A means of lateral current confinement is then formed, in this specific embodiment, by ion implantation 65 surrounding a central region 70 with no implantation. Ion implantation 65 comprises a proton bombarded region of high resistivity, but it could also include a region of implanted n-dopant such as silicon (Si) to provide a reverse-biased p-n junction and, thereby, block current flow. The implantation could be patterned by any of several means well known in the art. Specifically, a layer of photoresist is deposited and exposed in a manner to align the exposed regions to central region 70. After removal of the exposed region using conventional developing techniques, an Au implant mask is plated in the exposed region which subsequently forms the implant mask.

After implantation, a p-contact 80 is formed, using metals well known in the art such as TiPtAu or TiW, deposited by vacuum evaporation, sputtering, or chemical vapor deposition and conventional lift-off or etching techniques, on mirror stack 60 with a window aligned again to central region 70. An n-contact 90 is then formed on the back side of substrate 10 using conventional means comprising metallizations well known in the art such as Ge/Ni/Au, usually vacuum evaporated.

Referring to FIG. 3, a simulated reflectance spectrum for the resonant cavity formed by bottom mirror stack 20, bottom spacer layer 30, active region 40, top spacer layer 50 and top mirror stack 60 as shown. The wavelength of the cavity resonance corresponds to the wavelength of emission from top-most quantum well, or wells, 49 in the active region, while the emission due to optical transitions from the other quantum wells 42, 44, 46, 48 in the active region is at longer wavelengths where the reflectance is low. Thus, as previously explained, emission of light at the wavelength of the top-most quantum wells 49 is minimum while emission of light at the wavelength of quantum wells 42, 44, 46 and 48 is maximum. The bottom and top mirror stacks 20 and 60, respectively, are designed with a relatively large reflectance so as to confine the emission from top-most quantum wells 49 to the resonant cavity, which substantially improves the efficiency of the diode by the optical pumping of the other quantum wells 42, 44, 46, 48. For sufficiently high injection current the surface emitting light emitting diode is designed so that the diode reaches lasing threshold at the transition wavelength of topmost quantum well 49. The surface emitting light emitting diode is further constructed so that the transitions in quantum wells 42, 44, 46, 48 below topmost well 49 are optically pumped by the lasing action and the efficiency of the diode is substantially improved by the optical pumping of the lasing action. Further, the top and bottom mirror stacks are designed with a relatively large reflectance, including forming top mirror stack 20 with sufficient pairs of alternating layers of materials with high and low refractive index to prevent significant emission from the lasing action from coupling out through the second mirror stack, chosen so as to reduce the lasing threshold and prevent lasing emission from being efficiently coupled outside the resonant cavity.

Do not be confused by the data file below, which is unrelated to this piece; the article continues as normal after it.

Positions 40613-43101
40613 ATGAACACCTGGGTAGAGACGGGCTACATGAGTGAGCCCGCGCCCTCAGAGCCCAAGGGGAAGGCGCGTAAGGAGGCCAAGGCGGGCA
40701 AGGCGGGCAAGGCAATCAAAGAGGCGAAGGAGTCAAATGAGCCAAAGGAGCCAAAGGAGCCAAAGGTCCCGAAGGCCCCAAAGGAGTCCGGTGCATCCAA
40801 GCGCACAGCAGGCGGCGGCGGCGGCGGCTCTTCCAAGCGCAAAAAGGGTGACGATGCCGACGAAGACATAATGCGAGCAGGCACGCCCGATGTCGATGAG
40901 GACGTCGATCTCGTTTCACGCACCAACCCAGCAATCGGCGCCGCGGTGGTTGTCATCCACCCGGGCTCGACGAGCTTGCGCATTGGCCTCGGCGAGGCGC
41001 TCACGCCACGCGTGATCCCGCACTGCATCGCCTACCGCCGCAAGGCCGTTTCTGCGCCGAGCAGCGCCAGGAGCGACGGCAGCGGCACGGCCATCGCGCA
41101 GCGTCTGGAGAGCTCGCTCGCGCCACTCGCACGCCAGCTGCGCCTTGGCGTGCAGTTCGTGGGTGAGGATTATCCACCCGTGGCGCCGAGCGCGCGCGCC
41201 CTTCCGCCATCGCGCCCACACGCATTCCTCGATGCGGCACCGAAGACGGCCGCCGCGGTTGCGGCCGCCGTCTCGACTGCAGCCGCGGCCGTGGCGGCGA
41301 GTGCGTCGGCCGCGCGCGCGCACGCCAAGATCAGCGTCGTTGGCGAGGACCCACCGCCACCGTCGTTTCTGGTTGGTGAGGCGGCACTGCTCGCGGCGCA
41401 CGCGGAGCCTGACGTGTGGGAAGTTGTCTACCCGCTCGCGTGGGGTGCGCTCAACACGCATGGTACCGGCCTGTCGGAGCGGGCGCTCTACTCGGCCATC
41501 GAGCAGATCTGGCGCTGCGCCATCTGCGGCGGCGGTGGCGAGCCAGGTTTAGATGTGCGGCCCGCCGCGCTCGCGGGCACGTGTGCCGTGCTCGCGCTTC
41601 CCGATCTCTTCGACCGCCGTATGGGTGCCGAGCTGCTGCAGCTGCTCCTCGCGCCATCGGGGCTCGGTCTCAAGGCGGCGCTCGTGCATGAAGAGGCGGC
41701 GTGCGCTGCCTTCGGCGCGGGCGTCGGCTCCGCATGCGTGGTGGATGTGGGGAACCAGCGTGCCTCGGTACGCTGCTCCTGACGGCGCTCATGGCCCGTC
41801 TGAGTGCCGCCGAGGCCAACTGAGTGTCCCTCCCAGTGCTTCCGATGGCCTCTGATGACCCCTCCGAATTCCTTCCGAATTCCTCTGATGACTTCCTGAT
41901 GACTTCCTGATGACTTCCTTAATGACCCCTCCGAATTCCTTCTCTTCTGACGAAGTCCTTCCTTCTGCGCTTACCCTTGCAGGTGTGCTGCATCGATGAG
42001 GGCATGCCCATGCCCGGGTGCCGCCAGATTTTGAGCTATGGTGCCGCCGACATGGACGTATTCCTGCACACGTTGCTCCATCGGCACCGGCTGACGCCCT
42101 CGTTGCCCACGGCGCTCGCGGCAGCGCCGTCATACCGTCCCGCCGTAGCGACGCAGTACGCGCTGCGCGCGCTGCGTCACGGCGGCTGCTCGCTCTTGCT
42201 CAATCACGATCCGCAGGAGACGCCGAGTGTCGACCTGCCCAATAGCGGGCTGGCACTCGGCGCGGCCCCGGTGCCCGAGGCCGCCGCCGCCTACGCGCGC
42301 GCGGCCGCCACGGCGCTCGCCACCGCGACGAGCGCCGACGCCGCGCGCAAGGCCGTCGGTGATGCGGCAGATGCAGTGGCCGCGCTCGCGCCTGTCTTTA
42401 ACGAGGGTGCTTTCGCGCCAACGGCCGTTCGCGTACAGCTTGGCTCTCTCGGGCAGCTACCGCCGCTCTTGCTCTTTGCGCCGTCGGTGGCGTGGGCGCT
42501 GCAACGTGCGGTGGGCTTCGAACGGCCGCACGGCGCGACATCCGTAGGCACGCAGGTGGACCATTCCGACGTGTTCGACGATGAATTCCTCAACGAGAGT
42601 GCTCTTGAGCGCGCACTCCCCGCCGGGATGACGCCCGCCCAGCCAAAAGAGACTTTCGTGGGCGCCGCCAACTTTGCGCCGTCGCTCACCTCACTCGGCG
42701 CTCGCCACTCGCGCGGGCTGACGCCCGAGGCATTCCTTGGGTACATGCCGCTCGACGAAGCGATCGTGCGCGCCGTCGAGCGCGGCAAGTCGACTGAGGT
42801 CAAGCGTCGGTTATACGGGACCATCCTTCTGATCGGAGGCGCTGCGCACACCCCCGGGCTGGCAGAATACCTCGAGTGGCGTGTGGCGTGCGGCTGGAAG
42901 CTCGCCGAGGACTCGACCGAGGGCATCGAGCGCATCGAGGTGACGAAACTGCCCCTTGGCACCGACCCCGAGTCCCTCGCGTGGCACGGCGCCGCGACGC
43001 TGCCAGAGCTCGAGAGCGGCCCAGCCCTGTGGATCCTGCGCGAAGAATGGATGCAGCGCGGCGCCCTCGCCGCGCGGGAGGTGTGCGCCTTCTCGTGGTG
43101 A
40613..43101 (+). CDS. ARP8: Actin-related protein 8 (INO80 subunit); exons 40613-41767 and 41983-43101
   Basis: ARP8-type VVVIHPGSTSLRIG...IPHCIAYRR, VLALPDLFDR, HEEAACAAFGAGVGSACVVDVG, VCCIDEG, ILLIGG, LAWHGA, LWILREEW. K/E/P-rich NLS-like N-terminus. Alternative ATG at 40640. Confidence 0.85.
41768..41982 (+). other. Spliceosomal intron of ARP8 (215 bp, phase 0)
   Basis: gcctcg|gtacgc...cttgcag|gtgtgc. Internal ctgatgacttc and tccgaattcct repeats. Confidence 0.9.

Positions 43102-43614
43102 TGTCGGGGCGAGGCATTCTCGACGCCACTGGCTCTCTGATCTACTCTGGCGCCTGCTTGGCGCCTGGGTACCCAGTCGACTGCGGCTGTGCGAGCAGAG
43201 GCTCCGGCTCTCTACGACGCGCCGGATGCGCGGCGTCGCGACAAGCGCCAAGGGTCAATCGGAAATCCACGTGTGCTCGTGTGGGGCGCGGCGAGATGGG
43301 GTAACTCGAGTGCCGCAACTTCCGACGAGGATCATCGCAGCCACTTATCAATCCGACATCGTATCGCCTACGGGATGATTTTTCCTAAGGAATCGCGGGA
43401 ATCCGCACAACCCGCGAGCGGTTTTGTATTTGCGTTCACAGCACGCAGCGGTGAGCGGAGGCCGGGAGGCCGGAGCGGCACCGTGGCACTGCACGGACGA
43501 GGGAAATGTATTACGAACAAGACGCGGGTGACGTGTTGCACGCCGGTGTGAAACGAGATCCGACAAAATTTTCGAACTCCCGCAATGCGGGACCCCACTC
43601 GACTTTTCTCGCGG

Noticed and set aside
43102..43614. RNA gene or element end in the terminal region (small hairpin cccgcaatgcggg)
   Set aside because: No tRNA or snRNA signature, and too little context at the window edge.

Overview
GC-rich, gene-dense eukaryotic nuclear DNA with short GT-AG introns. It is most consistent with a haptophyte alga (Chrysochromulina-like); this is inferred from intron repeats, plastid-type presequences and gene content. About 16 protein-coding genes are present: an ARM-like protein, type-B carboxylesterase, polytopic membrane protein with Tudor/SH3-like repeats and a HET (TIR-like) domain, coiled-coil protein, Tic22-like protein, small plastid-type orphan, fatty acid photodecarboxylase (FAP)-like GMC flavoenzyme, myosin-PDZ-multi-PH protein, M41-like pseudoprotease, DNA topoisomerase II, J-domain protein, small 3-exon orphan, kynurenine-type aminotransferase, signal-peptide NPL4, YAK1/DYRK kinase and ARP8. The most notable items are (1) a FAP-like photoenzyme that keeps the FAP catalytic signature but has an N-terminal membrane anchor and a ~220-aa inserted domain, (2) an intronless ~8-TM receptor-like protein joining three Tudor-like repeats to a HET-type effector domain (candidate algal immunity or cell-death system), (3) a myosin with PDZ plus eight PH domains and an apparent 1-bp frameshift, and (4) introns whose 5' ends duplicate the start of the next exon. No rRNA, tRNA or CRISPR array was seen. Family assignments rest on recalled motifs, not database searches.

While the description incorporated herein describes the fabrication of a single LED, it is understood that substrate 10 may be a whole semiconductor wafer, and that thousands of LEDs as described there could be fabricated simultaneously.

A surface emitting light emitting diode is disclosed which incorporates a multiple quantum well active region with variations in the wavelength of the optical emission from each well. The LED is constructed using epitaxial growth techniques such as metalorganic vapor phase epitaxy (MOVPE) or molecular beam epitaxy (MBE) and the transition wavelengths of the quantum wells are varied by changing the composition and/or thickness of each well. Simulations show that for a top quantum well aligned to the resonant wavelength of the cavity, the transition wavelengths of the other quantum wells are easily chosen to be outside the reflectance of the resonant cavity for efficient output coupling.

Quantum wells 42, 44, 46, 48 and 49 in active region 40 have transition energies that increase with the distance from bottom spacer layer 30 in such a manner that the optical emission from each quantum well overlaps to form a broad and continuous output spectrum. For all wells except topmost quantum well 49, the wavelength of the optical emission is located outside the reflectance band of the resonant cavity formed by lower and upper quarter wave Bragg mirror stacks 20 and 60 so that the optical emission is readily coupled out of the device. The emission wavelength of topmost quantum well 49 is chosen to correspond to the resonant wavelength of the optical cavity. As a result, its emission is confined to the optical cavity with very little coupling to the outside world, leading to a very high optical intensity at the resonant wavelength. The device may even reach lasing at the resonant wavelength under certain drive conditions. All the quantum wells below the topmost one (or plurality of topmost ones) have smaller bandgaps than topmost well 49, and as a result the emission from topmost well 49 is strongly absorbed by each well located below it. The absorbed emission is then re-emitted at the longer wavelength corresponding to the transition wavelength of the transition wavelength of the respective quantum well, resulting in substantially improved device efficiency due to the photon recycling. In the preferred design, every quantum well optically pumps the one below it, resulting in large improvements in efficiency.